New Zealand's restrictions during the pandemic saved the lives of about 20,000 people, according to new research.
The paper by 16 leading doctors and scientists, published in the New Zealand Medical Journal on Friday, is calling for all serious respiratory infections - including influenza and RSV - to be treated the same way.
Lead author and Otago University public health professor Michael Baker said it was a "strange paradox" of preventative medicine that its success could work against it in people's minds.
"We have an expression in public health: 'A public health triumph: nothing happened'.
"If you stop a pandemic, or greatly blunt it, people may say 'well, what was all the fuss about?'"
More than 3000 New Zealanders have died from Covid-19, and it is on track to kill 1000 people this year, making it the country's most deadly infectious disease at the moment.
However, compared with other nations, New Zealand has got off extremely lightly.
Globally, there have been about 29 million deaths in the past three years, Baker said.
"I've recently been overseas for the first time in three years, and colleagues in Europe were talking about how miserable and horrible that time was, when they were seeing even healthy, middle-aged colleagues dying of this infection, that is frontline health workers.
"We were spared that.
"If we'd had the mortality rate of the United States, for instance, we would have had 20,000 people die over that period."
As the report noted, the key to New Zealand's success was keeping the virus out for two years until most people could be vaccinated and the health system was ready for it, he said.
Report co-author and Canterbury University statistician professor Michael Plank said with the advantage of hindsight, some things could have been done better.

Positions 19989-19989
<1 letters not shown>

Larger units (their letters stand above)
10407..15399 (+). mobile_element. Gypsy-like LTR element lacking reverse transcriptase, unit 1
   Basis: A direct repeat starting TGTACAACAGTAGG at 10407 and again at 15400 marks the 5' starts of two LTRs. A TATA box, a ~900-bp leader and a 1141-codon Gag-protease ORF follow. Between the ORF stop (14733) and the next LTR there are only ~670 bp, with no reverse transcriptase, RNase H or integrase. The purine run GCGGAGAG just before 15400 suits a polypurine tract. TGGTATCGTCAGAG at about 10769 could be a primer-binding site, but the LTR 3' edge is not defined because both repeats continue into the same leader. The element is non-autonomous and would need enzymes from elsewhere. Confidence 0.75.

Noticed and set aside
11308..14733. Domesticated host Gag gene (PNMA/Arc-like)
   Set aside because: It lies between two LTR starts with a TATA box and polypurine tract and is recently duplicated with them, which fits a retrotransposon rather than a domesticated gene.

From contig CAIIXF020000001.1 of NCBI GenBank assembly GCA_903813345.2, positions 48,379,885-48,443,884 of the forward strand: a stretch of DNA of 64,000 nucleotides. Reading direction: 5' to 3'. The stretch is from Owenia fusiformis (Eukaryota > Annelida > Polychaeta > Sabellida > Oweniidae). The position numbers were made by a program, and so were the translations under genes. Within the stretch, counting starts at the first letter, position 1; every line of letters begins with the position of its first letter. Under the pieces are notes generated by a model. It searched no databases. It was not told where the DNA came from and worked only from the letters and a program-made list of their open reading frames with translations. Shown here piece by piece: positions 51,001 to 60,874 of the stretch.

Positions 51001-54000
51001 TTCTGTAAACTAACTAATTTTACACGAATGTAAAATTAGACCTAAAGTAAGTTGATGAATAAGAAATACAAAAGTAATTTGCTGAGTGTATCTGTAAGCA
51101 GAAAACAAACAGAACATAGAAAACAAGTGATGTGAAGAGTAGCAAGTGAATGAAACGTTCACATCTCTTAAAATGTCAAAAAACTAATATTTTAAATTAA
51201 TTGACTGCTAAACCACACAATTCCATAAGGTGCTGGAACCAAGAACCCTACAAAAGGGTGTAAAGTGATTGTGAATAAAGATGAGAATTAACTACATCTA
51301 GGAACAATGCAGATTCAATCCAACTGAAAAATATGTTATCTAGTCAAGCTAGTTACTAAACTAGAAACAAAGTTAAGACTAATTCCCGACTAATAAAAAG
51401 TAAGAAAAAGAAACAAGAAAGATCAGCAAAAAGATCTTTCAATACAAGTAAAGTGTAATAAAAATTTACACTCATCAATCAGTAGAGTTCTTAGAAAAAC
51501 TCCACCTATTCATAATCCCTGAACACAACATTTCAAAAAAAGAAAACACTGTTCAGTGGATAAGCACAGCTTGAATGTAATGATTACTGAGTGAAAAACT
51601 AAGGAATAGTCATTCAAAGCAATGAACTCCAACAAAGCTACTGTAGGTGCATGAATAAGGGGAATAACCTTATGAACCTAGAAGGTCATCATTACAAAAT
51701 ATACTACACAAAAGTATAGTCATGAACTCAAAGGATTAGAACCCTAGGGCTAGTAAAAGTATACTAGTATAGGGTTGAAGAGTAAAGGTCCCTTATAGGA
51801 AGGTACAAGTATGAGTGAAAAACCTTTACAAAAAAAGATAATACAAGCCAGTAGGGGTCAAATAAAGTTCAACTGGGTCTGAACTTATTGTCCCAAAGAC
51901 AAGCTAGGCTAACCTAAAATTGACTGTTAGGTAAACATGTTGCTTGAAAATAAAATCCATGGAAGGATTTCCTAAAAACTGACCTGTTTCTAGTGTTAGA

But decision-makers had to act quickly, based on the information they had at the time.
"In terms of the big decisions, like closing the border, going into that strict lockdown right at the start in March 2020, I think the evidence shows they were the right decisions to make," Plank said.
The big lesson from the pandemic was the need to be better prepared, he said.
Frontline medical staff, lab scientists and others had been "in emergency mode" for the past three years, he said.
"They've been working under such pressure, it's led to high levels of fatigue and burnout.
"So we really do need to invest in research, science and public health so that we are better prepared for the next public health emergency or pandemic when it does arrive."
Immunisation Advisory Centre medical director professor Nikki Turner said high vaccination rates helped keep the death toll low.
"New Zealand overall has done really well, but I think people now have got quite short memories and are forgetting how effective it was," Turner said.
"And we still have the impact ongoing effect of Covid and other respiratory viruses."
Vaccination rates typically surged whenever people understood the risk - but often that did not happen until an outbreak had actually started.
"The problem is we're trying to sell the absence of disease, which is a difficult product to sell," Turner said.
"But we still have a lot of Covid, a lot of respiratory disease, and if our community is aware and engaged in the conversations and can see for themselves the damage on the community, then vaccines have a really important place."
The experts agreed just because Covid was here to stay, that did not mean New Zealanders needed to accept infections as inevitable.
The report advocates a strategic approach to all respiratory infections, including vaccinating at-risk people, improving air quality and wearing masks in some settings.
Baker said the Royal Commission of Inquiry into the Covid-19 response - which was due to deliver its report to the government next September - would lay out what needed to be done to manage any future pandemics.
"I think we would do some things the same, but every New Zealander would want us to learn lessons and do it better next time," he said.
"Unfortunately, there are even worse threats on the horizon.
"If we had a pandemic like the 1918 influenza for instance, that would be 1 percent of the population dead in two months, that's 50,000 people."